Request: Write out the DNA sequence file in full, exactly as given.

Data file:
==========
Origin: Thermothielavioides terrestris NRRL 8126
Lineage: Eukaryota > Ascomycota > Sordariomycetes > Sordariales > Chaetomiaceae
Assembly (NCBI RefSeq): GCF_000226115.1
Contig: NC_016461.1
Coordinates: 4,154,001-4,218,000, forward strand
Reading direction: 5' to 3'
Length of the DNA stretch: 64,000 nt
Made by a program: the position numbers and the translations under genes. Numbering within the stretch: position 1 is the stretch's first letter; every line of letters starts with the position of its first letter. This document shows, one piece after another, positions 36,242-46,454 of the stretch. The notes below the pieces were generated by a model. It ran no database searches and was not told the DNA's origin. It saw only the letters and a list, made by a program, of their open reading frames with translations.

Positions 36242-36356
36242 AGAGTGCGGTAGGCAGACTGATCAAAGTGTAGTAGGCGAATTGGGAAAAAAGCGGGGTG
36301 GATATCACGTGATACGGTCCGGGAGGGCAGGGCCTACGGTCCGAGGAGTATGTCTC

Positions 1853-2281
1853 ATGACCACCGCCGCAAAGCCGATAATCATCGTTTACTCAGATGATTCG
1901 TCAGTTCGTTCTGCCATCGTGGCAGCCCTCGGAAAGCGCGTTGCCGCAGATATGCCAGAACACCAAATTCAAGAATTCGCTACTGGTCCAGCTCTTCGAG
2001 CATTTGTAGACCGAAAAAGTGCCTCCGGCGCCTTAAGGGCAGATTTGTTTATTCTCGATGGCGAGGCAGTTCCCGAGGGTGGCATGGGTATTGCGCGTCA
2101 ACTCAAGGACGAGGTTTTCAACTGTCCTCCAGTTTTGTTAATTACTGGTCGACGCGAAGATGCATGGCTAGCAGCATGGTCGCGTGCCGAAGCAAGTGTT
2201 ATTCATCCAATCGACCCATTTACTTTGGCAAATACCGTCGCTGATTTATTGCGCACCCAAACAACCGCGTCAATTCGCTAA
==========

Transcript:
Origin: Thermothielavioides terrestris NRRL 8126
Lineage: Eukaryota > Ascomycota > Sordariomycetes > Sordariales > Chaetomiaceae
Assembly (NCBI RefSeq): GCF_000226115.1
Contig: NC_016461.1
Coordinates: 4,154,001-4,218,000, forward strand
Reading direction: 5' to 3'
Length of the DNA stretch: 64,000 nt
Made by a program: the position numbers and the translations under genes. Numbering within the stretch: position 1 is the stretch's first letter; every line of letters starts with the position of its first letter. This document shows, one piece after another, positions 36,242-46,454 of the stretch. The notes below the pieces were generated by a model. It ran no database searches and was not told the DNA's origin. It saw only the letters and a list, made by a program, of their open reading frames with translations.

Positions 36242-36356
36242 AGAGTGCGGTAGGCAGACTGATCAAAGTGTAGTAGGCGAATTGGGAAAAAAGCGGGGTG
36301 GATATCACGTGATACGGTCCGGGAGGGCAGGGCCTACGGTCCGAGGAGTATGTCTC

Positions 1853-2281
1853 ATGACCACCGCCGCAAAGCCGATAATCATCGTTTACTCAGATGATTCG
1901 TCAGTTCGTTCTGCCATCGTGGCAGCCCTCGGAAAGCGCGTTGCCGCAGATATGCCAGAACACCAAATTCAAGAATTCGCTACTGGTCCAGCTCTTCGAG
2001 CATTTGTAGACCGAAAAAGTGCCTCCGGCGCCTTAAGGGCAGATTTGTTTATTCTCGATGGCGAGGCAGTTCCCGAGGGTGGCATGGGTATTGCGCGTCA
2101 ACTCAAGGACGAGGTTTTCAACTGTCCTCCAGTTTTGTTAATTACTGGTCGACGCGAAGATGCATGGCTAGCAGCATGGTCGCGTGCCGAAGCAAGTGTT
2201 ATTCATCCAATCGACCCATTTACTTTGGCAAATACCGTCGCTGATTTATTGCGCACCCAAACAACCGCGTCAATTCGCTAA